In the lead-up to the release of Fifty Shades of Grey film, there has been a lot of talk about the casting, the acting, and the adaptation of the book into a film, but the thing I’ve been thinking about most is this: what is a writer’s responsibility to the reader?
It’s easy to make the argument that Ana and Christian’s relationship is emotionally and physically abusive, but the question I’m asking is whether as writers we have a moral code to avoid situations like that, or show them in a less positive light. This isn’t a diatribe on kink in books, or in people’s lives. It’s worth noting that even people within the BDSM community are upset by the book and the movie and that it is very possible to write a book about the subject in a more responsible way (see the wonderful, witty MinaVaughn, for example who writes sex-positive, female positive "kink with a wink").
I realize it’s a fine line. I don’t have to admire characters or agree with their motives, but why, for instance, do I love Gone Girl without feeling like it is promoting cheating, lying, and framing your spouse, but Christian Grey gives me the creeps?
Is it that Amy is an anti-hero and framed as damaged while Christian is more of a Byronic-romantic lead, like Heathcliff in Wuthering Heights? Or is Gone Girl written more as a metaphor (i.e. marriage is hell, we’re all Nick and Amy, slowly killing each other)?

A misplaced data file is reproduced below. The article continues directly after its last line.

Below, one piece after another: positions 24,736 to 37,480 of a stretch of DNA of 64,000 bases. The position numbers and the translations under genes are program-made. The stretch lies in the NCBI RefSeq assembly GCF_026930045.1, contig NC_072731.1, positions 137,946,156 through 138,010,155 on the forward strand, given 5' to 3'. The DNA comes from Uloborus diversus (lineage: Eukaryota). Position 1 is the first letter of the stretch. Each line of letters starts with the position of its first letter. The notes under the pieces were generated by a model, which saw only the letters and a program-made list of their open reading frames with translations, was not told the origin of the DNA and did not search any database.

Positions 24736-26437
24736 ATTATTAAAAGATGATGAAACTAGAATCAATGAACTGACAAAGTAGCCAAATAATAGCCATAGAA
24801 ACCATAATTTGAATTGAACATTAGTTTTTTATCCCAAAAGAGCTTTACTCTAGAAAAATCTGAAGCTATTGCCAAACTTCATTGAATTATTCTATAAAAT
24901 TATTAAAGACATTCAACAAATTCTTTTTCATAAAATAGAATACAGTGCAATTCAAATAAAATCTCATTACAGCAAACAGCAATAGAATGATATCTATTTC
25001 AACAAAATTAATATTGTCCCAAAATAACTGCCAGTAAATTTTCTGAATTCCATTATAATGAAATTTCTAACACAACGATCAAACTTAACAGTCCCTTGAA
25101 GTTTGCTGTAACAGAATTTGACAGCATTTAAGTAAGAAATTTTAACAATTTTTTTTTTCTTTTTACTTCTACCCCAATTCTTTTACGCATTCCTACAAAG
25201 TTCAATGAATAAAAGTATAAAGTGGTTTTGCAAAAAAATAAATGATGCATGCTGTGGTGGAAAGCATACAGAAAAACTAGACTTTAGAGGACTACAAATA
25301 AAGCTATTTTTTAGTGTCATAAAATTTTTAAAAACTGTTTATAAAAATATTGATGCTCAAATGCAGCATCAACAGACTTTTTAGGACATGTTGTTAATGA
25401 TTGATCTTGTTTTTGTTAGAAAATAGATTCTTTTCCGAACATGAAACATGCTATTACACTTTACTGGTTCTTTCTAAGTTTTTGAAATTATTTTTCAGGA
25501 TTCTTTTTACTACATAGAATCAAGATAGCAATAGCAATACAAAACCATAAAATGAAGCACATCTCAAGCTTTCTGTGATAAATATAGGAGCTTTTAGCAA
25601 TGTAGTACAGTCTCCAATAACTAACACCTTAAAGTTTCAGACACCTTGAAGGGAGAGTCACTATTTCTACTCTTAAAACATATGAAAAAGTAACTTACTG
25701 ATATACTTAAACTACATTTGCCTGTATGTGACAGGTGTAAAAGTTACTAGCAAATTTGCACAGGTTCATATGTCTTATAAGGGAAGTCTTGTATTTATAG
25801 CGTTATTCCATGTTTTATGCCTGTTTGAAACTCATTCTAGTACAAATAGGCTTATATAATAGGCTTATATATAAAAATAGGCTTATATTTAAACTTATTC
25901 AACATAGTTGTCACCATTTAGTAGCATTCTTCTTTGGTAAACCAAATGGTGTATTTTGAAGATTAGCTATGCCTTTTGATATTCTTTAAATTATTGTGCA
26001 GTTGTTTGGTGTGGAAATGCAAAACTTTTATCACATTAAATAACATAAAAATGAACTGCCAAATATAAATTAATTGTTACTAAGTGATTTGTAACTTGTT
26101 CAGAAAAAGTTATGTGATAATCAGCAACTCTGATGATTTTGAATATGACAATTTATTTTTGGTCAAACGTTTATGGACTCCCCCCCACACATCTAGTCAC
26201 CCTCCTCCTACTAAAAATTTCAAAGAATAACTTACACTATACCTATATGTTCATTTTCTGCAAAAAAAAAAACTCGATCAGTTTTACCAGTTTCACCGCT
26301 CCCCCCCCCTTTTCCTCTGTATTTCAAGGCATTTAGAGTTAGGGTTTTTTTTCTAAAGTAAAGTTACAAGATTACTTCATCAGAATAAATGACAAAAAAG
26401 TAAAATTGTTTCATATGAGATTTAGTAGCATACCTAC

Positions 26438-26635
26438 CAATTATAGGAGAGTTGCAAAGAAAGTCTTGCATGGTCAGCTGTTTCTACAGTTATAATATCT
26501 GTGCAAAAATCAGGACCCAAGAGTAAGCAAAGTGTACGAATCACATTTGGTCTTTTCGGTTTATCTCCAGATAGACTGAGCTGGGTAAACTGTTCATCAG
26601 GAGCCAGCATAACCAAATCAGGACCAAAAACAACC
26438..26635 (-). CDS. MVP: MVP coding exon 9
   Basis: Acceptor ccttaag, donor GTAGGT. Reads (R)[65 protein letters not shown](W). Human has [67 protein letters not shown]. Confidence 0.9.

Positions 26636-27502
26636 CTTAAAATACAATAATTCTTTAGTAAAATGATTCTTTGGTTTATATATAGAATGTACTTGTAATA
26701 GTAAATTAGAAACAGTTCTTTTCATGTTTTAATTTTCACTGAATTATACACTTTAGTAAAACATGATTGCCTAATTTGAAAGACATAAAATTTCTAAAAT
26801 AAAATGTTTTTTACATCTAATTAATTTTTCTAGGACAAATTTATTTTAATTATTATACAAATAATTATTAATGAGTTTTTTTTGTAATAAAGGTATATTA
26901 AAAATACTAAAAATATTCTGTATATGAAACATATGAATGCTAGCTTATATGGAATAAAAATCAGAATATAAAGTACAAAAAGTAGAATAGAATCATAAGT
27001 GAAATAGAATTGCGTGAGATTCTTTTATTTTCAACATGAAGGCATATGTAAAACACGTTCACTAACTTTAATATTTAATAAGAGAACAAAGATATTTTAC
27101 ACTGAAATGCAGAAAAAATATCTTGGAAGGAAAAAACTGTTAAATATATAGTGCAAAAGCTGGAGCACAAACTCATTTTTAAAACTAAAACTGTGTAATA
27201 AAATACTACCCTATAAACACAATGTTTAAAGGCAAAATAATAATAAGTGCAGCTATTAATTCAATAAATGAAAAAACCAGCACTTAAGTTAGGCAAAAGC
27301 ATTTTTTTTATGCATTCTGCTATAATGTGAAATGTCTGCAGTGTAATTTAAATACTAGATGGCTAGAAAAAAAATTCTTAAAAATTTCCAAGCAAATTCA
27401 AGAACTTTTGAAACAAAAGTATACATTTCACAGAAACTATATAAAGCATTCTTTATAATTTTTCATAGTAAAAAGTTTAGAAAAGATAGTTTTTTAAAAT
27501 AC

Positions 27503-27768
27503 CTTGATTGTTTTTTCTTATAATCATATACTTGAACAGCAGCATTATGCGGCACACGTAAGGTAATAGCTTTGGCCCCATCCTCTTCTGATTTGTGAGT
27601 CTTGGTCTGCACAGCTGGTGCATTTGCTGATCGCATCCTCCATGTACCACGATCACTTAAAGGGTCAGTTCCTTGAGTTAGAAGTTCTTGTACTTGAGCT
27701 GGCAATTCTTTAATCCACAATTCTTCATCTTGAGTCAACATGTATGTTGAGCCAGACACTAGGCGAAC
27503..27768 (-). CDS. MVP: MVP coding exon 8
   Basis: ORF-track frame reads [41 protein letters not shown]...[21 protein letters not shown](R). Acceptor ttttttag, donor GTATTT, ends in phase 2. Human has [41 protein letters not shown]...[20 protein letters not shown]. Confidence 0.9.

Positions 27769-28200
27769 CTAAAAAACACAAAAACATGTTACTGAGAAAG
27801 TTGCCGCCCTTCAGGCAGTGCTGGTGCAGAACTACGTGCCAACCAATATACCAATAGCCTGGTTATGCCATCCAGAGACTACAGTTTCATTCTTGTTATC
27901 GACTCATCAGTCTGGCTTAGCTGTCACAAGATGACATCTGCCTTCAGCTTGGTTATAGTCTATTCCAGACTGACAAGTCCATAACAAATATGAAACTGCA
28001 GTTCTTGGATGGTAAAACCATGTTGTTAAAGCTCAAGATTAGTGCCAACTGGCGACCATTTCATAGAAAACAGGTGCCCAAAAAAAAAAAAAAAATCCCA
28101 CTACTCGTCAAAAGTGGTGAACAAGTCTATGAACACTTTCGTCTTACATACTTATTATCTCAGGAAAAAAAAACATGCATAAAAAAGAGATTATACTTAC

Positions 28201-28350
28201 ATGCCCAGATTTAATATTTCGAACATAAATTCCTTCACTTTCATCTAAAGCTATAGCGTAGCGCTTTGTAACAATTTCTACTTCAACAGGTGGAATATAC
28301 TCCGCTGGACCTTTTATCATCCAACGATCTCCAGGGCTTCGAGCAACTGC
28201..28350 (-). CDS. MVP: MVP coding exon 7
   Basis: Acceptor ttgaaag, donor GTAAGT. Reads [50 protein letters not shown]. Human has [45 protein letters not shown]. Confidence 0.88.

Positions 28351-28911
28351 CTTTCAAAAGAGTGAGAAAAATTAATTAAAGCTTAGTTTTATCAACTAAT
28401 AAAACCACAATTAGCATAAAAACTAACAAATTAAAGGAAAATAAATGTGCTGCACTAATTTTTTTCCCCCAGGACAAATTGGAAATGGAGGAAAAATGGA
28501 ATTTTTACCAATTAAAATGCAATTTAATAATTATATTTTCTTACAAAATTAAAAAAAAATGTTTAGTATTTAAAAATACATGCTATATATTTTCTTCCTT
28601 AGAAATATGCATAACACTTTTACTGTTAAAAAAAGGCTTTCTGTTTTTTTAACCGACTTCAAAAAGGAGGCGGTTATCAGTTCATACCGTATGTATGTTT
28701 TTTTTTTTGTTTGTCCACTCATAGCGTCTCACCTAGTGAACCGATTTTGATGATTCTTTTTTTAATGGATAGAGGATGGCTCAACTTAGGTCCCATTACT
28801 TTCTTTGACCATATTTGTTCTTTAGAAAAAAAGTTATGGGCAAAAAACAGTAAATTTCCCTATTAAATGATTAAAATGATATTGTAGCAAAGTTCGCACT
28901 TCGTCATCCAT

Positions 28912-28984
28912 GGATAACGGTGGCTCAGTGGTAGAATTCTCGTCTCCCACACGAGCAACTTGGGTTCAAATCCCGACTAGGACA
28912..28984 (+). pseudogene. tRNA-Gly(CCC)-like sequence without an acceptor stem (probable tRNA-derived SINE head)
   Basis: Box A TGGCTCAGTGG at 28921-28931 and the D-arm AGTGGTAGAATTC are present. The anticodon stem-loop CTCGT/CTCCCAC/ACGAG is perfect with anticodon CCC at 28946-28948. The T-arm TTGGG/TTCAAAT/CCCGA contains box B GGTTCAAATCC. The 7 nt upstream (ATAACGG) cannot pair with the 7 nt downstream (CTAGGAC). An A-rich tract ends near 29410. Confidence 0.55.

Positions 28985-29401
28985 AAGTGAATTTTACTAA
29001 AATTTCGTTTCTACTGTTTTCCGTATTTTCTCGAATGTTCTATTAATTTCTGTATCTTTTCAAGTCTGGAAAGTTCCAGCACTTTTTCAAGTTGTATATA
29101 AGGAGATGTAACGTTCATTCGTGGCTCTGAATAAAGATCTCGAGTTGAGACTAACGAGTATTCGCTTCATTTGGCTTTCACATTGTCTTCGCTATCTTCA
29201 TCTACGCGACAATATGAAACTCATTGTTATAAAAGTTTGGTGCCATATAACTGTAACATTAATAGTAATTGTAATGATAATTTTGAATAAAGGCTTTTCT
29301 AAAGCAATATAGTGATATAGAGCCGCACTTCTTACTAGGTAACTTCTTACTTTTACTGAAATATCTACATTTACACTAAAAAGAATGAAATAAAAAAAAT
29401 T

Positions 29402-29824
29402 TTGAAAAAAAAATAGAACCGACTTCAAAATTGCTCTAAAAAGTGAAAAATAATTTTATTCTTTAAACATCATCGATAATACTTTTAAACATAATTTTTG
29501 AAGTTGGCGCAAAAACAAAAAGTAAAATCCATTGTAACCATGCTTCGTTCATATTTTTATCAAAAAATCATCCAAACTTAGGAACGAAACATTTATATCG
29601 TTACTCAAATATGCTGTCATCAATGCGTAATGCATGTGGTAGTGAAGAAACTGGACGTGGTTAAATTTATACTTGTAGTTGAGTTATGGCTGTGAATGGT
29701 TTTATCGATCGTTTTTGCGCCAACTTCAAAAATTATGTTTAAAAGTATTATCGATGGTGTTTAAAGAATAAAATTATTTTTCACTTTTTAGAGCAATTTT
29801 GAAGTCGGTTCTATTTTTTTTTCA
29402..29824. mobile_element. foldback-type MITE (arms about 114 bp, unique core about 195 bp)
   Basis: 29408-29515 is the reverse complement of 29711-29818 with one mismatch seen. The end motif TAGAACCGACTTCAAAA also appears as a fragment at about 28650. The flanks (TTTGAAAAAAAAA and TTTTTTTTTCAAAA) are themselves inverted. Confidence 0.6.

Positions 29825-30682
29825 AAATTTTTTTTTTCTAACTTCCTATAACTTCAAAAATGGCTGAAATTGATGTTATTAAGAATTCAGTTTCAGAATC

I can’t say that I know the answer for sure, but I do personally believe in putting out better vibes in the world. Especially as someone who writes for young and new adults, I wouldn’t want anyone reading something Carrie and I wrote and thinking it’s okay to let someone treat you disrespectfully or hurt you.
Then again, are we not giving readers enough credit? Can they separate fact from fiction more easily? After all, Fifty Shades has sold millions of copies, and, as far as I know, hasn’t inspired a trend of domestic abuse. That said, if even one woman or young girl thinks it’s okay to be coerced and beaten against her will, isn’t that one woman too many? As a writer, I think it’s better safe than sorry.
We know that the last thing a reader wants, especially a teen, is to be lectured by an adult in any form. Teenagers are cynical and smart, which is why I love writing for them. Therefore, as Carrie and I create new characters or work on existing ones, we seriously consider our responsibilities as writers and how we can create diverse, complex, characters. The characters we want to write don’t always make the right choices, but we do our best not to romanticize the wrong ones.